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Slurry wall

A slurry wall is a type of wall used to build tunnels, open cuts and foundations in areas of soft earth close to open water or with a high water table.

A special clamshell-shaped digger is used to excavate a hole. The hole is kept filled with slurry (a mixture of bentonite and water) at all times. Once the first hole is completed to bedrock, an adjacent hole is dug in the same manner. Eventually, once a particular length is reached, a reinforcing cage is lowered into the slurry-filled pit and the pit is filled with concrete. The concrete displaces the slurry which is recycled. On completion, digging within the slurry wall-enclosed area can proceed. To prevent the slurry wall from collapsing into the newly open area, tiebacks are installed. These are steel cables drilled through the slurry wall out into bedrock on the other side. Concrete is poured so that the cables become attached to bedrock. Once excavation is complete, construction of the structure inside the wall can begin. When completed, the structure itself prevents the slurry wall from collapsing and so the tiebacks can be removed.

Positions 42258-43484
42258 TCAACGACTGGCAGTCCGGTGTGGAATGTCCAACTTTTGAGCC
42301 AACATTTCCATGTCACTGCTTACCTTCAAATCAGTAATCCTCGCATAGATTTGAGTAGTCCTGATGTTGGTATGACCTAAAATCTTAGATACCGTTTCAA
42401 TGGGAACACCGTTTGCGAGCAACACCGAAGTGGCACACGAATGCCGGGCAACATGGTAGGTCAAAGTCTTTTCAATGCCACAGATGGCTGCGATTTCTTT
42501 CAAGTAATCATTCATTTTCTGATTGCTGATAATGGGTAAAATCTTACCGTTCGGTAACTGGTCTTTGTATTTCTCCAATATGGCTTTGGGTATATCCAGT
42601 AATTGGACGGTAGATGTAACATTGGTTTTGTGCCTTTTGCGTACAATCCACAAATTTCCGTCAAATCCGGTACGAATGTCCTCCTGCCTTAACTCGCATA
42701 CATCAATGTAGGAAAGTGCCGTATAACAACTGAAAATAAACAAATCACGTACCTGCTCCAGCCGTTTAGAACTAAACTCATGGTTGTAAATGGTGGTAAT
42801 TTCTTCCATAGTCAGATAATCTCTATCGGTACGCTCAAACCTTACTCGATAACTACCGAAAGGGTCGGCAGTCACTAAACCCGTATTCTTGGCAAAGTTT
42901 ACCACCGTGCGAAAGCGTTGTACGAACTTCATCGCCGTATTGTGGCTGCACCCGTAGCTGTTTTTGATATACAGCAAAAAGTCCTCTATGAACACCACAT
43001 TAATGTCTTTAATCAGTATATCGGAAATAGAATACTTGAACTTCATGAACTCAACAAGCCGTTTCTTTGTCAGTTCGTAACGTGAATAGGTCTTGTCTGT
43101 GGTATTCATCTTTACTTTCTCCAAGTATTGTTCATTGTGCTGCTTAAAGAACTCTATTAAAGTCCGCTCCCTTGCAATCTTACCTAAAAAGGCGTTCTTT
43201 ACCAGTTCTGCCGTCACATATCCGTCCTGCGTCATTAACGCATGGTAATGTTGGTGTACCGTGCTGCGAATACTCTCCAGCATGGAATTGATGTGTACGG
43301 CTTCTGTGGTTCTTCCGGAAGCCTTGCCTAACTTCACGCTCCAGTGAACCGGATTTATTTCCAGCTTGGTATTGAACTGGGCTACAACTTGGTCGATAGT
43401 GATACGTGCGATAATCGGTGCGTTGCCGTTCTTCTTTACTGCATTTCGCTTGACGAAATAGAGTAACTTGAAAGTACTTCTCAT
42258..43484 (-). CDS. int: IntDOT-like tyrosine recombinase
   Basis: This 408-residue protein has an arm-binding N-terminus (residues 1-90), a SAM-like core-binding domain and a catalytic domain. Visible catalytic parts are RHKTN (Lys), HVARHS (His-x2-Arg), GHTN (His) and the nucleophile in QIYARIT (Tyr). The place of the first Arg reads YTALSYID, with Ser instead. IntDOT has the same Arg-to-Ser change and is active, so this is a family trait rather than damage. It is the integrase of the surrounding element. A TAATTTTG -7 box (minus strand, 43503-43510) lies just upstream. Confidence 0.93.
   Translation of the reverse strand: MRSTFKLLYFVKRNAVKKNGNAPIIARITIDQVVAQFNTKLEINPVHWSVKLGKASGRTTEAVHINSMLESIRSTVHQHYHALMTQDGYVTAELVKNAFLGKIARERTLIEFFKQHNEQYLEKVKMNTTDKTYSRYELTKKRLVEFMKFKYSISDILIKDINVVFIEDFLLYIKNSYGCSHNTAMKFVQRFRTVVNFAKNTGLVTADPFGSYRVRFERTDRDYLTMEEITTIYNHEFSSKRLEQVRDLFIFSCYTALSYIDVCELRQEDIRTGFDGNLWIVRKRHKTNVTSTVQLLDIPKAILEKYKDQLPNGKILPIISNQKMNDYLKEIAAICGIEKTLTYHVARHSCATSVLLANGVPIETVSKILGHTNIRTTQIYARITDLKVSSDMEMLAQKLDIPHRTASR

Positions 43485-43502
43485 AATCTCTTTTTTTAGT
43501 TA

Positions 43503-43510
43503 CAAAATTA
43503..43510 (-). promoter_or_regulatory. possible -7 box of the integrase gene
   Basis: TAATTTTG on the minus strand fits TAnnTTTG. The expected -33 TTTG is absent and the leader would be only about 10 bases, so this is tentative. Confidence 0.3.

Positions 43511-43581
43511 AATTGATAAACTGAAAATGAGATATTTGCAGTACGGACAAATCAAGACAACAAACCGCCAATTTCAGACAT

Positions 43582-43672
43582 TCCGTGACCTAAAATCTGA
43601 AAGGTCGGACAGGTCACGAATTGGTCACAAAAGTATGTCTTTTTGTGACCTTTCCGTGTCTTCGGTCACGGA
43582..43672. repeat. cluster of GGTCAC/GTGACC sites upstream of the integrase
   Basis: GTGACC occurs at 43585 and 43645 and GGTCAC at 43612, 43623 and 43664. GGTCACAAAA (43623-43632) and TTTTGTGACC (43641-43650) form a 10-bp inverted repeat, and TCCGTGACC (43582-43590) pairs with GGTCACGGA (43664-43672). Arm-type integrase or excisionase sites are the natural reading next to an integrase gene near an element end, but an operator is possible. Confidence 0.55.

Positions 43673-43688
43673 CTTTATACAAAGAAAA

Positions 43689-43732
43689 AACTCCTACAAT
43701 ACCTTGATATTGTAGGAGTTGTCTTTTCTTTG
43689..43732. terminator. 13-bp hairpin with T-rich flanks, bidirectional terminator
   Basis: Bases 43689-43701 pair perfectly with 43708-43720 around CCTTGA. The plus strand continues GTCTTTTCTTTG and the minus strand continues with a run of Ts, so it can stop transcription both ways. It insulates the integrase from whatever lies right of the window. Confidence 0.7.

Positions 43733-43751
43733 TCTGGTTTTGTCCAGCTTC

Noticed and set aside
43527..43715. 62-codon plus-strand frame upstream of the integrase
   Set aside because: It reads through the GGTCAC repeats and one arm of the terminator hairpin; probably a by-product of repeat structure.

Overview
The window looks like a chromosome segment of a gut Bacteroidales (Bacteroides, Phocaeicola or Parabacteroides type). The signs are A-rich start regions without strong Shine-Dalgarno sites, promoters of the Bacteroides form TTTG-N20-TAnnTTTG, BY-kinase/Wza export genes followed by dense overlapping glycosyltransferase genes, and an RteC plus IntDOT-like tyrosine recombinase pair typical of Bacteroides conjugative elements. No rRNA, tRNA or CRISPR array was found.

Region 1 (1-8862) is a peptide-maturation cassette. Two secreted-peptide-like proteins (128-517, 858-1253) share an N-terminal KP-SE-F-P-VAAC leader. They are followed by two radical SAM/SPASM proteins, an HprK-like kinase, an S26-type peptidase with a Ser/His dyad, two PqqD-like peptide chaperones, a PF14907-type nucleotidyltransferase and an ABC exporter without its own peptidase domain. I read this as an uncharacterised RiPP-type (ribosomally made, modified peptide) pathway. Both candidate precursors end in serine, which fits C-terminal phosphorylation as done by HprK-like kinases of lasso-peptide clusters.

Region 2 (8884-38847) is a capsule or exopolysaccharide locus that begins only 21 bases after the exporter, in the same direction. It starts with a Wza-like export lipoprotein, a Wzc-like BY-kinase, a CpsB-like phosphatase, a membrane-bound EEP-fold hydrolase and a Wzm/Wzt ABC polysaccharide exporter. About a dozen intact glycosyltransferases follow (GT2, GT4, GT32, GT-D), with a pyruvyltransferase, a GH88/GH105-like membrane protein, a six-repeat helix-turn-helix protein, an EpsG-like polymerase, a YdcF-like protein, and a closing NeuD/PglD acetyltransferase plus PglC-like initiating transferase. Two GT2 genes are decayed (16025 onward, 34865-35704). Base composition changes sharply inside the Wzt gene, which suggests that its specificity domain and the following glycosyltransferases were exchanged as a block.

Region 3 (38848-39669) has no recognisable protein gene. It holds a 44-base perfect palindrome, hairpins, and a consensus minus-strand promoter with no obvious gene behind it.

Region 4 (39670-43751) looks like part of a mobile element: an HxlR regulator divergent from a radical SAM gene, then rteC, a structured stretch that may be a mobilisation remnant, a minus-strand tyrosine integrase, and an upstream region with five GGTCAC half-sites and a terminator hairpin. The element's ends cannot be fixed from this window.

Slurry wall construction is the type used to construct the "bathtub" that surrounds most of the World Trade Center site.

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